ThePipingMart Blog Metals SMO 254 vs Hastelloy – What’s the Difference

SMO 254 vs Hastelloy – What’s the Difference

SMO 254 vs Hastelloy

Regarding choosing the right material for corrosive applications, SMO 254 and Hastelloy are popular. Although both have excellent resistance to corrosion and high temperatures, their chemical composition, mechanical properties, and cost differ. In this blog post, we’ll explore the differences between SMO 254 and Hastelloy to help you make an informed decision for your next project.

Difference Between SMO 254 and Hastelloy

Chemical Composition

SMO 254 is a highly alloyed austenitic stainless steel that contains 6% Molybdenum, 18% Chromium, and 20% Nickel. It also has small amounts of Copper, Nitrogen, and Carbon. The high Molybdenum content makes it highly resistant to pitting, crevice corrosion, and stress corrosion cracking (SCC) in chloride environments. SMO 254 is commonly used in seawater applications, pulp and paper industries, and chemical processing.

On the other hand, Hastelloy is a family of nickel-based alloys that contain varying amounts of Chromium, Molybdenum, Iron, Cobalt, and Tungsten. The most common types are Hastelloy C22, C276, and B2. Hastelloy C22 contains 22% Chromium, 13% Molybdenum, and 3% Tungsten, which gives it high corrosion resistance in oxidizing and reducing environments. Hastelloy C276 has a higher Molybdenum content (16%) and is highly resistant to crevice corrosion and SCC in chloride environments.

Mechanical Properties

SMO 254 and Hastelloy have excellent mechanical properties but differ in strength and ductility. SMO 254 has a higher yield strength (300 MPa) and tensile strength (650 MPa) compared to Hastelloy C22 (250 MPa and 650 MPa, respectively) and Hastelloy C276 (270 MPa and 690 MPa, respectively). SMO 254 also has higher hardness and toughness than the Hastelloy alloys. However, Hastelloy has better ductility and can be formed and welded more easily than SMO 254.


SMO 254 and Hastelloy’s costs vary depending on the grades and sizes. Generally, SMO 254 is more expensive than Hastelloy due to its higher Nickel and Molybdenum content. Hastelloy C22 and C276 are cheaper than SMO 254, but Hastelloy B2 can be more expensive due to its higher Tungsten content. However, the cost of the materials should be one of many factors when choosing a material for a corrosive application. Performance, maintenance, and life cycle should also be considered.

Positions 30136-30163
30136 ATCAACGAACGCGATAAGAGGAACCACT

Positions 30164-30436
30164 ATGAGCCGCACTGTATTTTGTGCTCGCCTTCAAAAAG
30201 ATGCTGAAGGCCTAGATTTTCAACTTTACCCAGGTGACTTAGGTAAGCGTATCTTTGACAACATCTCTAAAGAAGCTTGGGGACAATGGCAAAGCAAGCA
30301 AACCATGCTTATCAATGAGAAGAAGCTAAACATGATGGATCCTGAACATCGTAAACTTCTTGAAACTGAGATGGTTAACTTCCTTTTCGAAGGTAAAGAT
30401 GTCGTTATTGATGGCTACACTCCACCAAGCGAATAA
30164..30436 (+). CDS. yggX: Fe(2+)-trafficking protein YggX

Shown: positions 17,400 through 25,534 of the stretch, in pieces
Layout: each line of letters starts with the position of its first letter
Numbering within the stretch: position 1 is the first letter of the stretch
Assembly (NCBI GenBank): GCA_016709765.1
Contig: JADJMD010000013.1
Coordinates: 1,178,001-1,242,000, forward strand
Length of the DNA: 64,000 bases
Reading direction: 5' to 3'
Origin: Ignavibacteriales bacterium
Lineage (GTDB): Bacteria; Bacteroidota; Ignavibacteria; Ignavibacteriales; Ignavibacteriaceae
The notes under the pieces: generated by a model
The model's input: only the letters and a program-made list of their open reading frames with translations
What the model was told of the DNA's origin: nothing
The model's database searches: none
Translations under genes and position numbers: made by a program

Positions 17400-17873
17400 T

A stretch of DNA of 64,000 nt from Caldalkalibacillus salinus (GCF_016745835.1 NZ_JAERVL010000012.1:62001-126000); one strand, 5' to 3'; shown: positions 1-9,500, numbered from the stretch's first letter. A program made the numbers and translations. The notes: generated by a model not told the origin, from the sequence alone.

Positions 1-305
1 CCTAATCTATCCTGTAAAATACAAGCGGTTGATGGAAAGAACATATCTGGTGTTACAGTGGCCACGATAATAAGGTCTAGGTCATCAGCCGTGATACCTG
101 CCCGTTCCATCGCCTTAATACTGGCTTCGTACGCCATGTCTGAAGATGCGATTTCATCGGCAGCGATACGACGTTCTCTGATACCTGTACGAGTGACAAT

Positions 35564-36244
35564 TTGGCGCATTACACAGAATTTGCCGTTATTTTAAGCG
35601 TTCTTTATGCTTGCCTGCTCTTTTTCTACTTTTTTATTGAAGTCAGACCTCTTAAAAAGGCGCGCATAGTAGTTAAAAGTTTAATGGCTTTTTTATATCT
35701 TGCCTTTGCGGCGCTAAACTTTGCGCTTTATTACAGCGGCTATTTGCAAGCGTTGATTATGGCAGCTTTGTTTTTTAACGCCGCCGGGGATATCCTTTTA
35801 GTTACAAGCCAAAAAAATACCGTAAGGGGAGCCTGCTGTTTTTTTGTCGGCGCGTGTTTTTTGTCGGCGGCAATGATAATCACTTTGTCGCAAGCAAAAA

SMO 254 and Hastelloy have various applications in various industries, including chemical processing, pulp and paper, desalination, power generation, and oil and gas. SMO 254 is commonly used in seawater desalination plants, heat exchangers, and pressure vessels. Hastelloy C22 is used in flue gas desulphurization systems, chemical reactors, and evaporator tubes. Hastelloy C276 is used in sour gas environments, chemical processing, and nuclear applications.


In summary, SMO 254 and Hastelloy are excellent for corrosive applications but have different chemical compositions, mechanical properties, and costs. SMO 254 has higher strength and hardness, while Hastelloy has better ductility and is easier to form and weld. SMO 254 is more expensive than Hastelloy but offers higher resistance to chloride environments. Choosing the right material for your project requires careful consideration of performance, cost, and maintenance. Get expert advice from your steel supplier or corrosion specialist before making the final decision.

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